When the new Apple Watch arrived in stores today, it came with the promise of a muscular update aimed at runners, hikers, and swimmers. And, after a vigorous day of testing in our labs, the device appears to be up to the challenge of such hardy land-and-sea workouts.

For one test, we put three watches in our dunk tank. The Series 2 watches—one with an aluminum body and the other with a stainless steel body—are supposed to withstand immersion in 50 meters of water for 10 minutes. The specification for the aluminum Series 1 watch calls for it to survive 30 minutes at the depth of 1 meter.

All three watches emerged in working order. But we'll wait at least 24 hours to ensure the watches are still functioning before declaring that they've passed the dunk tests.

Photo: Terry Sullivan

We also tested the accuracy of the watches' heart-rate monitors and step tracking features and concluded that they all rate very good—just as the first edition of the Apple Watch did.

While brighter, the new Series 2 screen did not significantly improve readibility in bright light compared to Apple's old smartwatch. And that's okay—both versions of the watch are easy to read on a sunny day.

And, finally, we put the watchface glass to a scratch test and discovered no significant issues. The two aluminum watches use Ion-X glass, which resisted our scrapes until it was exposed to a  Level 8 pick on the Mohs Hardness Scale. That's about as hard as a masonry drill bit. The sapphire glass on the stainless steel Series 2 watch survived Level 9, a pick almost as tough as a diamond.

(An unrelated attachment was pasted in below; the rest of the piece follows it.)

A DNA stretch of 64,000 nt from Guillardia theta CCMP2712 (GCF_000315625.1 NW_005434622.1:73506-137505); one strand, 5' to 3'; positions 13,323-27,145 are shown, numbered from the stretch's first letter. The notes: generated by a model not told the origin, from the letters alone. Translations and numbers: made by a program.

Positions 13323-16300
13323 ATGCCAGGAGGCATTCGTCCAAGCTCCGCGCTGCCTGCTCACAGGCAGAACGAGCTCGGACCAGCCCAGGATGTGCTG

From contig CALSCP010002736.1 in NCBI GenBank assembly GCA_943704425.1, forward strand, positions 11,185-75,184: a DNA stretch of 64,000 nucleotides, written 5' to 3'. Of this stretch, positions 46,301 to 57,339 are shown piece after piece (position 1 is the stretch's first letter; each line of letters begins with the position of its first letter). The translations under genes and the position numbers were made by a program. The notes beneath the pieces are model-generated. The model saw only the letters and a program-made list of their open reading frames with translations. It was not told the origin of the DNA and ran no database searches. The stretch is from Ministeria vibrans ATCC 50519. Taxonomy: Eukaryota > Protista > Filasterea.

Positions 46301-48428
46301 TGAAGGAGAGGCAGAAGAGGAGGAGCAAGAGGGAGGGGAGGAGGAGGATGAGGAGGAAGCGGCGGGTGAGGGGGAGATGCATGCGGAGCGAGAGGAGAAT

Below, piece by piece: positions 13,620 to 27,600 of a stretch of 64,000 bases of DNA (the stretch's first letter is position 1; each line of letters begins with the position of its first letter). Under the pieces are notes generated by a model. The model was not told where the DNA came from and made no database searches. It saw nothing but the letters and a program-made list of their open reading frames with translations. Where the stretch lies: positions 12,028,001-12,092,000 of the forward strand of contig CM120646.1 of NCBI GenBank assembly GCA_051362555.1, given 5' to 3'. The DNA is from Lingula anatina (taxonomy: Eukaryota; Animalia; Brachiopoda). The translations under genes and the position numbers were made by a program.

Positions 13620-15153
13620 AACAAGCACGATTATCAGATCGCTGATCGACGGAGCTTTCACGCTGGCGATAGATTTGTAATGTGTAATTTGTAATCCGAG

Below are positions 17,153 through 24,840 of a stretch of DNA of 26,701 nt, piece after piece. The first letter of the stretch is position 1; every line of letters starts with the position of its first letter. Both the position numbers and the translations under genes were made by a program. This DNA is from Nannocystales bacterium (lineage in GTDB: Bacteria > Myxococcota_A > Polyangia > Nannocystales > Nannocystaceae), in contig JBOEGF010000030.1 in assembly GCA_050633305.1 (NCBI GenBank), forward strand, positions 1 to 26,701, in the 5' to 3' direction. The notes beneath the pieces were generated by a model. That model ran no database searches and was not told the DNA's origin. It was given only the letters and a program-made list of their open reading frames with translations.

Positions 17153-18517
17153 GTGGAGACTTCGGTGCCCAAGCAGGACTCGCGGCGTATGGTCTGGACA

More Fitness Features

With the updates to its hardware, Apple is taking a second stab at defining the public's notion of what a smartwatch should be. Since its launch in 2015, the Apple Watch has been confronted by the growing popularity of dedicated fitness trackers with lower prices and carefully curated features.

With the Series 2 Watch, Apple appears to be focusing less on productivity and communication tools and more on physical activity.

First, there's the water resistance. And, in addition to a new dual-core processor designed to speed up performance, the Series 2 models have a GPS chip that lets you map your runs without carrying a phone. A Nike+ version of the watch, scheduled to launch in late October, will offer coaching and motivation features linked to the Nike running community.

There's even a Breathe app to nudge you into calming and restorative exercises every now and then.  

The Apple Watch’s updated operating system—watchOS 3—permits you to share workout data with family and friends, as well. And it will grant app developers access to the device’s heart-rate monitor and gyroscope.

The watchOS 3 system also addresses usability issues that hampered the old Apple Watch. It has a new dock, summoned at the press of a button, that lets you quickly access and launch your favorite apps. It also offers a Scribble feature in the message app that allows you to compose notes with a fingertip. While it’s great for the occasional LOL or smiley emoticon, it’s a bit cumbersome for longer posts.